From South. (described downwards) When you look at this pass from above (like from the top of West Spanish Peak), you can hardly discern the drop, the road makes on this side. But on a bicycle it all looks different. The bike definitely rolls down this side. But you barely need to use brakes. It rolls into what seems like an endless procession of green, forested hills. The dikes seem to reach even further on this side, and they tend to parallel the road.

As the road pulls two large radius curves at the peaceful North Lake Reservoir, all surrounding high peaks become visible again, the Spanish Peaks and also a series of rounded molars reaching above 13000ft in the Culebra Range. Somwhere up there is the old Whiskey Pass reaching over 12500ft. What was an object of much tax spending in the form of a WPA project in the 1930s is now for some bizarre reason under private ownership, and what belongs rightfully to the people - actually doesn't. That would be one great bike ride.

But back to Cuchara Pass. A full 17 miles as the crow flies from West Spanish Peaks the dikes are still alive and well. They even named a town after one of them: Stonewall. A group of picturesque old and new buildings shelter along the old volcanic duct work, as if to seek shelter from wind.

The paved road makes a 90 degree turn to the east here, leaving the dyke area and heading for a more regular variety of small wooded hills. Looking back from the Elk Peak mine you can once more catch a impressive view of the wall the east: the Culebra Range and its Whiskey Pass.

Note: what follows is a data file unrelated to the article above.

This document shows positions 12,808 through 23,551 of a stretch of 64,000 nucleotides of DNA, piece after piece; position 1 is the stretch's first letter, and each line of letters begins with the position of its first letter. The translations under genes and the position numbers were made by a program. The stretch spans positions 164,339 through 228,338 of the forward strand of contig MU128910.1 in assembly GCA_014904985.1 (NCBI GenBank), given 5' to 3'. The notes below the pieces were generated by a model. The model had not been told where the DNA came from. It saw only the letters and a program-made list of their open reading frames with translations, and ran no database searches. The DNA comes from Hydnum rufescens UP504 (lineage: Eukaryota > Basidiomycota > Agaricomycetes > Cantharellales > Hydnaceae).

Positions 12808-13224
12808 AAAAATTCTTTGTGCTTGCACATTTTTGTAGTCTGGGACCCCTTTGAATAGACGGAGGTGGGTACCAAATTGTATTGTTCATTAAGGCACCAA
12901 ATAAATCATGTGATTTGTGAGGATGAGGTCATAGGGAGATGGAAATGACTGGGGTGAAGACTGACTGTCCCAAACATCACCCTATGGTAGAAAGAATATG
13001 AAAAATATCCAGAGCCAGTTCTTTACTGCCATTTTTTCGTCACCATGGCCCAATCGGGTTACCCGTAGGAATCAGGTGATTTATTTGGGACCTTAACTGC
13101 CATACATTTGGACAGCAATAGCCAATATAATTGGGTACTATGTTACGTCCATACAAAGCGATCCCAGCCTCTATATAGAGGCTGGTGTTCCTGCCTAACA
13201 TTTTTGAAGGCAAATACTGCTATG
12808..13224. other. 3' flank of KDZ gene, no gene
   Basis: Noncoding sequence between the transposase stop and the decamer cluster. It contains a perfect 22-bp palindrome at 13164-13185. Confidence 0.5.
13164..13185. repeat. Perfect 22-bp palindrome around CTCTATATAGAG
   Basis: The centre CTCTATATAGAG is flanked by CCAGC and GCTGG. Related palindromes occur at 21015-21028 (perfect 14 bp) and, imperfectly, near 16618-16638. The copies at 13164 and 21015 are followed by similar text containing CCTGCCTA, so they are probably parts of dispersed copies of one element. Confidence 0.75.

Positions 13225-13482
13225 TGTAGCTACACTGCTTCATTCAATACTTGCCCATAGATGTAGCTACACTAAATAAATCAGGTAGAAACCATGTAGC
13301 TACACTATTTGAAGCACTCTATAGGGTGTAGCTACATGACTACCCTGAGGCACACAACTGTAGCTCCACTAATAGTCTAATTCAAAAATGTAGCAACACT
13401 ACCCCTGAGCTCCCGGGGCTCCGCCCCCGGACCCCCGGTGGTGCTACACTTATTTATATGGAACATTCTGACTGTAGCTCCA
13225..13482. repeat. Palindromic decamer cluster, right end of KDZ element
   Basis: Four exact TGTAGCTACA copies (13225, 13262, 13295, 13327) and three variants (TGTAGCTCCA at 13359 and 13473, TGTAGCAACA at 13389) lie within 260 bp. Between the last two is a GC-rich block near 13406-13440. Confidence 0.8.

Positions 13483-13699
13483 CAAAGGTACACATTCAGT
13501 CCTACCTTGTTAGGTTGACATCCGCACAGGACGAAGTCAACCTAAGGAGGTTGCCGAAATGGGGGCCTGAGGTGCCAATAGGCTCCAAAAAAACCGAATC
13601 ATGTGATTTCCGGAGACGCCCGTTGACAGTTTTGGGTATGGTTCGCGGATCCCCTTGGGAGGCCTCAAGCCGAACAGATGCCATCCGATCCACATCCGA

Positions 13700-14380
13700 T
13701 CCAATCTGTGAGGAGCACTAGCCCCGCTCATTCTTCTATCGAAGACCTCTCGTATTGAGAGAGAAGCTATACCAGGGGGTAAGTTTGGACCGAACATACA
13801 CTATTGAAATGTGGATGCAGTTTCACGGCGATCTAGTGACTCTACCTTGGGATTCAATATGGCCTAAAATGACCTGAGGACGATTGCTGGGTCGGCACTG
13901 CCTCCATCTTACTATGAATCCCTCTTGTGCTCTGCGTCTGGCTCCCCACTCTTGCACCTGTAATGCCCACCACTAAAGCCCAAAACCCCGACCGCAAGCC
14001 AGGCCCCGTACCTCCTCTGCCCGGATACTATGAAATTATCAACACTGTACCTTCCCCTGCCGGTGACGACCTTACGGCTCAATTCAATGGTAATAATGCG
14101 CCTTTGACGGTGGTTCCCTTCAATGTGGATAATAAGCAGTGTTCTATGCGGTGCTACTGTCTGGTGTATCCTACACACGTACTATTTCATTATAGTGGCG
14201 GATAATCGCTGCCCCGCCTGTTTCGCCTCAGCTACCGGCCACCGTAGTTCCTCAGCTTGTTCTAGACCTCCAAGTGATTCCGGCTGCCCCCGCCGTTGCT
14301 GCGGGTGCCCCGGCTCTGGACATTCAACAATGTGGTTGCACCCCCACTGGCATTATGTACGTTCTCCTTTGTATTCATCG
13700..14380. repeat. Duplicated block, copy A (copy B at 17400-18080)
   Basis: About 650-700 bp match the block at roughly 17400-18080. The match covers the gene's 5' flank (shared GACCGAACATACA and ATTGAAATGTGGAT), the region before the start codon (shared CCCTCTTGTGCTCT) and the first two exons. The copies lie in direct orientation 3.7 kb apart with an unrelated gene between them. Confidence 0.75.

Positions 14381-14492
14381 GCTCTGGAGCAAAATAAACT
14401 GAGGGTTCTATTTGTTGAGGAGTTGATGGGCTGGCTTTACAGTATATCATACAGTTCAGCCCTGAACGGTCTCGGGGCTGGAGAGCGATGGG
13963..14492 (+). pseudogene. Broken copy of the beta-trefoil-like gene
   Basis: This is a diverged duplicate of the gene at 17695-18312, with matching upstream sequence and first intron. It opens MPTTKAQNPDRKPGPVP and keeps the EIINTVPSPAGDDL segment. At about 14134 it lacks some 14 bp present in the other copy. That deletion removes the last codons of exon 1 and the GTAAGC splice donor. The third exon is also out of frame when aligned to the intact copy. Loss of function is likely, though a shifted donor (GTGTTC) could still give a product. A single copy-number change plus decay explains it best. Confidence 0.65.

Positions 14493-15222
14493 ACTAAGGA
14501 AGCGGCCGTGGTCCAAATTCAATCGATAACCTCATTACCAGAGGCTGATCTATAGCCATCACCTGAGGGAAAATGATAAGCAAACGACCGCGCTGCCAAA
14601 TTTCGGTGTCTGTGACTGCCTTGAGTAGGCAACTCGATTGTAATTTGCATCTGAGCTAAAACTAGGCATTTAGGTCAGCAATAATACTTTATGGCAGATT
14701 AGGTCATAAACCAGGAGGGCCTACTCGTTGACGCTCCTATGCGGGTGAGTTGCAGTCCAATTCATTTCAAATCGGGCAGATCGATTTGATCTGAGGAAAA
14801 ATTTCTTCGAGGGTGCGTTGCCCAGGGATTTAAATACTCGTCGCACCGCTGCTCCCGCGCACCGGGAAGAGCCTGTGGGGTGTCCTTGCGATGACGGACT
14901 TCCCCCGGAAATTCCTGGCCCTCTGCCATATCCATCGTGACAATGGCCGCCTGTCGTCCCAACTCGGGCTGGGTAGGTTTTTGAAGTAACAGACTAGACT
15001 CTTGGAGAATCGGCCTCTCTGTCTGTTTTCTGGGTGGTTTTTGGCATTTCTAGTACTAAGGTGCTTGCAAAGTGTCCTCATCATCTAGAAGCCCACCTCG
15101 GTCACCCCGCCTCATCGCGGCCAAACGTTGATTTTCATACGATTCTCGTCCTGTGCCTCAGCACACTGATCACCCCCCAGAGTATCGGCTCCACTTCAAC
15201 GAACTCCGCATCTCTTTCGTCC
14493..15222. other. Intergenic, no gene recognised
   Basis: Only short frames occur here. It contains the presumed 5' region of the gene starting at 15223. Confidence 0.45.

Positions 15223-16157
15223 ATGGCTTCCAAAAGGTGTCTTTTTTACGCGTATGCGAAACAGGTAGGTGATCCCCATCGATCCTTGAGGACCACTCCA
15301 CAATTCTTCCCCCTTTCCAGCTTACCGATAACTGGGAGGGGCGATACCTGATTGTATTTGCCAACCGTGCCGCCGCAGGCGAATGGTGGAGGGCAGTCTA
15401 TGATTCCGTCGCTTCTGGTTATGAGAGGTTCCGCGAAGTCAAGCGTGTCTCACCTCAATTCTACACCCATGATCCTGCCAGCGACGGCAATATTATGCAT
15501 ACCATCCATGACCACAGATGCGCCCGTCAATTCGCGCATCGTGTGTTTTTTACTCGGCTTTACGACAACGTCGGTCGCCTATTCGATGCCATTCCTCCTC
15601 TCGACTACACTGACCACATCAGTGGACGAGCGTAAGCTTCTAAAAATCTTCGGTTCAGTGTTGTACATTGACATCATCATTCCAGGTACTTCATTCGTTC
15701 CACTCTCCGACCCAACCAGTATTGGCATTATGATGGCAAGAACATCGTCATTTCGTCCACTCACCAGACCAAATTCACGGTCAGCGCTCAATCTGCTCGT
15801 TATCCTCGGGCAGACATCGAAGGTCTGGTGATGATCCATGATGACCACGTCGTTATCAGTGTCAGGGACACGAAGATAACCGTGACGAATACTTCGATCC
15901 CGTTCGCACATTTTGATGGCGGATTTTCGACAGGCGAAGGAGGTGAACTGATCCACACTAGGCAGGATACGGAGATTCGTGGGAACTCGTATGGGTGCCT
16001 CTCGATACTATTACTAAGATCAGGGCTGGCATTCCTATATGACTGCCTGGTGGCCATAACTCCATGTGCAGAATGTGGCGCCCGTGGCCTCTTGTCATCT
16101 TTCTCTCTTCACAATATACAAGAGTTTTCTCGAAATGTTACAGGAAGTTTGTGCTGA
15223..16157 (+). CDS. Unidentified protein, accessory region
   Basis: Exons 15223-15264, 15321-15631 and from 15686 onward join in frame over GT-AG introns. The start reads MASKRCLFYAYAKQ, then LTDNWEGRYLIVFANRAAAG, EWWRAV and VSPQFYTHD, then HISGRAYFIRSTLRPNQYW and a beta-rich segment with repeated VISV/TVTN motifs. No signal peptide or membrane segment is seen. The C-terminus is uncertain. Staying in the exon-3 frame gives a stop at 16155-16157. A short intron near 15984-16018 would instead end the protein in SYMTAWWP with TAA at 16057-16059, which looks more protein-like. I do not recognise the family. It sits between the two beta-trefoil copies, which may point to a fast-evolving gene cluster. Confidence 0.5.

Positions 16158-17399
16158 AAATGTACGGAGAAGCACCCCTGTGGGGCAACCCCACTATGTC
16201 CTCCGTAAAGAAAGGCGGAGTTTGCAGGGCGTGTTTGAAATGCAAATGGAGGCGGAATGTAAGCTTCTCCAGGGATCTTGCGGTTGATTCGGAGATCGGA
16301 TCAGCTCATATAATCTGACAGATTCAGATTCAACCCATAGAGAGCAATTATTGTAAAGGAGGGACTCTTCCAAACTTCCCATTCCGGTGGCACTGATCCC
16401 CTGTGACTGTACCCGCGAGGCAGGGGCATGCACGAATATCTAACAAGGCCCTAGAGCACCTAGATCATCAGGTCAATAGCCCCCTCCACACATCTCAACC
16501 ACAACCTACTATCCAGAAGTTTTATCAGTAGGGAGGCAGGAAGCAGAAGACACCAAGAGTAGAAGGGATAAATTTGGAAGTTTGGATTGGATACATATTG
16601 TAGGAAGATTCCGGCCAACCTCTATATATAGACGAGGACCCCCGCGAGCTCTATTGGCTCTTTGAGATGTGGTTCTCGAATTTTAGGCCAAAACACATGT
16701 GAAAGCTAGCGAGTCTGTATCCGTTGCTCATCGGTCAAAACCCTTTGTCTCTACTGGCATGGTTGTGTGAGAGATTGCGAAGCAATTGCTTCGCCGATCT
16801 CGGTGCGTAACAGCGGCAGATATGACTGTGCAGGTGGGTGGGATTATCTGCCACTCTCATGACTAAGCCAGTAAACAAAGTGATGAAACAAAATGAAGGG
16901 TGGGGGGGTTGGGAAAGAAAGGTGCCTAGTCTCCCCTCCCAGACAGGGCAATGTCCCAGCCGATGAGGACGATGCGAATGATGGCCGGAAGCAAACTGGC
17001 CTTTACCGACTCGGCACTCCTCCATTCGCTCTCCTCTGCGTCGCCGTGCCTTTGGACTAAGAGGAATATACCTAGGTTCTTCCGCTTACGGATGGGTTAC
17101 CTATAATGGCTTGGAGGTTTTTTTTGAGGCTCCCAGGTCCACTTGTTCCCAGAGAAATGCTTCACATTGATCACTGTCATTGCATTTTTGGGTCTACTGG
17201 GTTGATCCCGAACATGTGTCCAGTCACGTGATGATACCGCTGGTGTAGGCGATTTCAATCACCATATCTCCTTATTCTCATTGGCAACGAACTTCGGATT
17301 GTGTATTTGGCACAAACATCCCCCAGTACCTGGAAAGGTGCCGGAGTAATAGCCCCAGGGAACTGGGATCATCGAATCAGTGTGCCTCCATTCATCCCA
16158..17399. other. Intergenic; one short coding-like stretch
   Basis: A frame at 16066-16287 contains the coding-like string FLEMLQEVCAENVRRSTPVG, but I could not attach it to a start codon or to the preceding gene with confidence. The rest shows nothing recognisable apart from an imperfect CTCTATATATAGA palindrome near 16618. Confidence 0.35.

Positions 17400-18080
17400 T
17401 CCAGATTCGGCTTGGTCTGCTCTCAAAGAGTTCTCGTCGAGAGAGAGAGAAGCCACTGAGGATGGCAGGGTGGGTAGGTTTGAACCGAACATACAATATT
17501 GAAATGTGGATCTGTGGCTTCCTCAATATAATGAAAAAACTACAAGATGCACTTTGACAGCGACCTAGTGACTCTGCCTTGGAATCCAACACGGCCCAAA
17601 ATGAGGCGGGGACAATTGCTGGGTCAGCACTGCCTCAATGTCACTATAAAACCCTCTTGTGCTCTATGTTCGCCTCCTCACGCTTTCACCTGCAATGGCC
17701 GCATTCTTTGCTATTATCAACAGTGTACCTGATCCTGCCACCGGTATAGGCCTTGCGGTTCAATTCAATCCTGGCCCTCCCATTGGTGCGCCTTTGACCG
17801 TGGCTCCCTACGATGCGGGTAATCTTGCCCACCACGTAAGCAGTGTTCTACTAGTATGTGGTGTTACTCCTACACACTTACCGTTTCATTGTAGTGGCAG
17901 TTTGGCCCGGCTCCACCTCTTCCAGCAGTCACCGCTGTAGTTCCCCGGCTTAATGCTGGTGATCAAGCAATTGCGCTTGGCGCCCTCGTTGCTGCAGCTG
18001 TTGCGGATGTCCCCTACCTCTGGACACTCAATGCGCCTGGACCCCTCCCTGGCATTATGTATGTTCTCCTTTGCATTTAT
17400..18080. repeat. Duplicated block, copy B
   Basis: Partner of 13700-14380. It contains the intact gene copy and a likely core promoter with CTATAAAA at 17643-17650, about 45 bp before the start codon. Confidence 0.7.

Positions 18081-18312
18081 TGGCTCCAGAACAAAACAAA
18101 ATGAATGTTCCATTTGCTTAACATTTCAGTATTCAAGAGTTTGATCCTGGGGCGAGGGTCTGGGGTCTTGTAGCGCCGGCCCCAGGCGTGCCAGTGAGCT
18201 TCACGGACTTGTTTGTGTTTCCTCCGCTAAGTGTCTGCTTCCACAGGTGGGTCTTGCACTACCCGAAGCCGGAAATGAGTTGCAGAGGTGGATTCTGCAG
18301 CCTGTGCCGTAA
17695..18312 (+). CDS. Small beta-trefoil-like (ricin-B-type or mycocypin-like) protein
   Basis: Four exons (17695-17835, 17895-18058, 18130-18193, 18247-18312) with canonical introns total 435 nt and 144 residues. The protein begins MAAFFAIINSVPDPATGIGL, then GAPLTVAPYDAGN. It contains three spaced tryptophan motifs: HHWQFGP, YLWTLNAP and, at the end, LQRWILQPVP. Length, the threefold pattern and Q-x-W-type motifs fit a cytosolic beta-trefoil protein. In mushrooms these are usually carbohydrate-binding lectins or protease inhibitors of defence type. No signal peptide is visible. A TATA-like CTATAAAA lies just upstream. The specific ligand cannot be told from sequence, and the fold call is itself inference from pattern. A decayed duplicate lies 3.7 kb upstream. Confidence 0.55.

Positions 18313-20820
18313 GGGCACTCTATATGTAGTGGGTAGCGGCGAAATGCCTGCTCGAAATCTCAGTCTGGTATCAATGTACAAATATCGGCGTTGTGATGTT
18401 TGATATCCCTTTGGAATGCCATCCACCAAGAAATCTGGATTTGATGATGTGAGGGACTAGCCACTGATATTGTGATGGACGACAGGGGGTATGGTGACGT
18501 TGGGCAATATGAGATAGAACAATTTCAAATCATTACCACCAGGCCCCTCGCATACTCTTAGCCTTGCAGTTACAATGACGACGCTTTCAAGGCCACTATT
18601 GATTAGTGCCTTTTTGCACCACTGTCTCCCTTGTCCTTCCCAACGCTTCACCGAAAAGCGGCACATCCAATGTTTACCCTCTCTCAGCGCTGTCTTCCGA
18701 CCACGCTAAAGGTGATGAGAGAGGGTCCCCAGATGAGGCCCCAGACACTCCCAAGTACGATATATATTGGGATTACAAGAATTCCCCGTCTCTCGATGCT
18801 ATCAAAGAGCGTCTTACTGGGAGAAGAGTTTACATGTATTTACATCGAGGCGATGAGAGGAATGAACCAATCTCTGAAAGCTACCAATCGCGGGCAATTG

A Dayride with this point as highest summit:

PARTIALLY PAVED / UNPAVED

( < Cordova Pass | Kerp Road s(u) > )
Cucharas Pass x2, additional out and back:  FR415, a few miles east of Cucharas Pass > FR415 west > Cucharas Pass > Co12 south > Stonewall > jct with CR13.0 <> 5.4 mile (two way distance) out and back to turnaround point at Elk Peak Mine >> CR13.0 north > CR21.6 north > Co12 north > Cucharas Pass <> out and back down north side of Pass and 2 miles (total two way distance) up FR413 along Cucharas Creek >> back to starting point: 46.3miles with 4540ft of climbing in 4:24hrs (VDO MC1.0 m4:14.9.24).

A Day on a Three Day Tour with this point as highest summit point:

COMPLETELY PAVED:

(<Greenhill Divide , Bigelow Divide , Wixson Divide , CR329 - 347 Rosita Rd s(u) |)
Cucharas Pass: Walsenburg > US160 west > La Veta > Co12 south > Cucharas Pass > Stonewall > Trinidad: 79miles (mech Odo, m1:88.5.30)
Notes: with DBTC, this three day tour required a car shuttle to get back to the starting point Colorado City. For overview of tour click on first pass in list.

History

Cycling-Ride the Rockies: (<Cottonwood Pass|Dallas Divide>):  As of 2005 the Denver Posts "Ride the Rockies" ventured twice this far south to cross the pass in 94 and 00. The stage was Trinidad to Walsenburg, advertised at 82 miles of cycling pleasure.
Cucharas Pass (Summary)

Highest Point: 9941ft


Northern Approach:
climb
distance
drop
from La Veta (7040ft)
2901ft
17+1/2miles

Western Approach:



from Trinidad (6050ft)
3891ft
49+1/2miles
~800ft
from Segundo Valley (6550ft)
3391ft
40miles
~500ft